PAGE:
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Terry Eagleton

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Readers are less and less seen as mere non-writers, the subhuman “other” or flawed derivative of the author; the lack of a pen is no longer a shameful mark of secondary status but a positively enabling space, just as within every writer can be seen to lurk, as a repressed but contaminating antithesis, a reader.
Ch. 13, The Revolt of the Reader

Terry Eagleton

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Thus it has come about that our theoretical and critical literature, instead of giving plain, straightforward arguments in which the author at least always knows what he is saying and the reader what he is reading, is crammed with jargon, ending at obscure crossroads where the author loses its readers. Sometimes these books are even worse: they are just hollow shells. The author himself no longer knows just what he is thinking and soothes himself with obscure ideas which would not satisfy him if expressed in plain speech.

Carl von Clausewitz

I'm also lumbered with the title of being a writer's writer, which is the worst possible reputation you can have, because, of course, other writers don't read other writers except to gain evidence against them. And it puts readers off.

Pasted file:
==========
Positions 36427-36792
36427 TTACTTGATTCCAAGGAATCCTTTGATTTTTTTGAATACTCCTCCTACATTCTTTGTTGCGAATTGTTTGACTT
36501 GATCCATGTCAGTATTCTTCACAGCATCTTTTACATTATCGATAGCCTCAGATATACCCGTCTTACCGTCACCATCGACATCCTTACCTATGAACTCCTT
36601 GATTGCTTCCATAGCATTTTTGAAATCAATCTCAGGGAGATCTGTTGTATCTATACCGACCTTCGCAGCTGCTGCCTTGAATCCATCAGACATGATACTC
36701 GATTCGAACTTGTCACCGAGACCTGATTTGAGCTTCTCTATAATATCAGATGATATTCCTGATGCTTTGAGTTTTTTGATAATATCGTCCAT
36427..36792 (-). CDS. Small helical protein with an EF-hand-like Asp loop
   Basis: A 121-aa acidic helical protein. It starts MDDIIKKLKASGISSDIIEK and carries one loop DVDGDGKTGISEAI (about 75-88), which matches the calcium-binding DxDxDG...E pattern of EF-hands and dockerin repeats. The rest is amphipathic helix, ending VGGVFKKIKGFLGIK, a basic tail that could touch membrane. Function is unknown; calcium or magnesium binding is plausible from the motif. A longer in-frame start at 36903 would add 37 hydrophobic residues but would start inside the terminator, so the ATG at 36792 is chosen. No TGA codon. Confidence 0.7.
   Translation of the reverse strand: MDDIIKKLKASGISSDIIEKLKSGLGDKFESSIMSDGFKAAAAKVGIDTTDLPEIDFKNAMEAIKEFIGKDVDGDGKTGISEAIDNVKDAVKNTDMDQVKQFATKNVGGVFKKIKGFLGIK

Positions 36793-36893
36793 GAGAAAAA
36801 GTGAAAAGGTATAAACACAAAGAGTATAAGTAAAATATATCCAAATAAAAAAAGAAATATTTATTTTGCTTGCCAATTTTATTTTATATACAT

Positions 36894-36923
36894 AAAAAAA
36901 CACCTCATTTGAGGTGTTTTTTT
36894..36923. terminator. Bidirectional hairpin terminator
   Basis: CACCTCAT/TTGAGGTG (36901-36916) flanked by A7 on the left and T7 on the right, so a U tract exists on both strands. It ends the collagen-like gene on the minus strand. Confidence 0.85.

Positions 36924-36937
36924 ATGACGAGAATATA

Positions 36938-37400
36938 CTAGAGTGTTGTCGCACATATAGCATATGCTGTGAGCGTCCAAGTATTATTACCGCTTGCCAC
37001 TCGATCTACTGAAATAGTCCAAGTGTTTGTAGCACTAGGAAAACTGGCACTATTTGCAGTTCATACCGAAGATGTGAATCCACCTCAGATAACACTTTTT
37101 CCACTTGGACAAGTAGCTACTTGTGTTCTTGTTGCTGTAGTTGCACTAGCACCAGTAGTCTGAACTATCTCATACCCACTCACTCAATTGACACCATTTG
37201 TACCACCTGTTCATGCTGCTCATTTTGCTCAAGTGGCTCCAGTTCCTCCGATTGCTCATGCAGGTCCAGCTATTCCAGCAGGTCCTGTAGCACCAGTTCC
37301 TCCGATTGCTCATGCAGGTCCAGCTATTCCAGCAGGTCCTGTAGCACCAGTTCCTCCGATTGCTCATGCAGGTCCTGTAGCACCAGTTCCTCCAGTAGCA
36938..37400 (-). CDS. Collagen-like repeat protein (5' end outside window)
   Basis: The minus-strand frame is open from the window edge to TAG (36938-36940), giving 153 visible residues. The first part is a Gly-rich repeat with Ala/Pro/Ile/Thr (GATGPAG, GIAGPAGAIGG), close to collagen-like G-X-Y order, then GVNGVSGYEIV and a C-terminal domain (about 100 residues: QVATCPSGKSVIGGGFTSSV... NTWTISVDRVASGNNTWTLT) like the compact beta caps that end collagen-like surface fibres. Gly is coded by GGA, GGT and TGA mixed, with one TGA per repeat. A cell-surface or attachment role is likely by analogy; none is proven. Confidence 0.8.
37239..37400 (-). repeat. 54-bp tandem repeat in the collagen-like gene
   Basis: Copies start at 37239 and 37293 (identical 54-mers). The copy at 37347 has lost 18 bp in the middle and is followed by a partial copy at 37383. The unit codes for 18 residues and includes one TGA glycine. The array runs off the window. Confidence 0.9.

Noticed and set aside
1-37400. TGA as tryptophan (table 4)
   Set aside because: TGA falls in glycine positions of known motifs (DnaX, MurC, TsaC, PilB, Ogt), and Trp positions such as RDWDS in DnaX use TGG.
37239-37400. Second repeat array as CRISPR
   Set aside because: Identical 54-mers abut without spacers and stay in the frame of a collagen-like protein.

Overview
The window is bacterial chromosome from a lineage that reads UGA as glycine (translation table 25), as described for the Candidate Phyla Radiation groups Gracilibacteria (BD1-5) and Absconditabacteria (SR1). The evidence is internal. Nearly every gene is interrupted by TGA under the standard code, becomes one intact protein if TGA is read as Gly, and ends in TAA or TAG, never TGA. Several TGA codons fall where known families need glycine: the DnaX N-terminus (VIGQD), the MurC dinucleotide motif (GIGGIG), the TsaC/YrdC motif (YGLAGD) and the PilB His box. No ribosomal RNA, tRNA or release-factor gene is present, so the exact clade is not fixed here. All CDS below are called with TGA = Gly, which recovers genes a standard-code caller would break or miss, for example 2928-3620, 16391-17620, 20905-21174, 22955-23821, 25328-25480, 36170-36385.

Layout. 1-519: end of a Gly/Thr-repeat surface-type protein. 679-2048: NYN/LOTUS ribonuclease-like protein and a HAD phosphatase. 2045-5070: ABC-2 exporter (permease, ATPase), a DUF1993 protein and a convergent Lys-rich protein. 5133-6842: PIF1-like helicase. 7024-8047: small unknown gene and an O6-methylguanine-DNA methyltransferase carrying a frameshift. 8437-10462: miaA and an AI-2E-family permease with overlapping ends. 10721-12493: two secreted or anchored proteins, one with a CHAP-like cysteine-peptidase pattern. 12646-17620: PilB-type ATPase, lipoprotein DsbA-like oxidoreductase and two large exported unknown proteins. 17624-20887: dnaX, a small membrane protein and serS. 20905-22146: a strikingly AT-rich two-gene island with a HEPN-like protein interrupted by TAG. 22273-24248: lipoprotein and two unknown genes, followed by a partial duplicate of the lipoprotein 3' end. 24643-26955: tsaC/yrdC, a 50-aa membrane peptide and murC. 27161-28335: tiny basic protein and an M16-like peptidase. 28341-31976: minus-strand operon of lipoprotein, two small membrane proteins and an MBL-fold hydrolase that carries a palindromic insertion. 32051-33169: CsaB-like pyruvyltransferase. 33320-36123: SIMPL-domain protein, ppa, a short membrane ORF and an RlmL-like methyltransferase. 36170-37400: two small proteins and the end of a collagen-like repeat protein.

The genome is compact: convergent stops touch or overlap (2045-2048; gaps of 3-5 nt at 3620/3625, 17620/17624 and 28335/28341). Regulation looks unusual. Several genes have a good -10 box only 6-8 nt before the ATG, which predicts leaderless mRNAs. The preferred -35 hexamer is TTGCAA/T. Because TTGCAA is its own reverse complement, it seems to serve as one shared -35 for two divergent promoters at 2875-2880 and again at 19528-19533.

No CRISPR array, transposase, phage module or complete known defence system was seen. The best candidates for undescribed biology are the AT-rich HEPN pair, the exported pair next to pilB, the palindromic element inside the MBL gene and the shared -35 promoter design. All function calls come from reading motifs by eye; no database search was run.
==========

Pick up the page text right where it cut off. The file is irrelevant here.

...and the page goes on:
John Banville

When you belong to the "readers' sect," when in one way or another, you get a reputation for being a diligent and attentive reader, the supposition grows among other people that you probably will become an author of sorts, for, as Hamann says: "Out of children grow people, out of virgins grow brides, out of readers grow writers."

Soren Aabye Kierkegaard

To say that an author is a reader or a reader an author, to see a book as a human being or a human being a book, to describe the world as text or a text as the world, are ways of naming the readers craft.

Alberto Manguel

I'm sometimes asked how I would like to be remembered. I've had a diverse career as a writer, underwater explorer, space promoter and science populariser. Of all these, I want to be remembered most as a writer — one who entertained readers, and, hopefully, stretched their imagination as well.

Arthur C. Clarke
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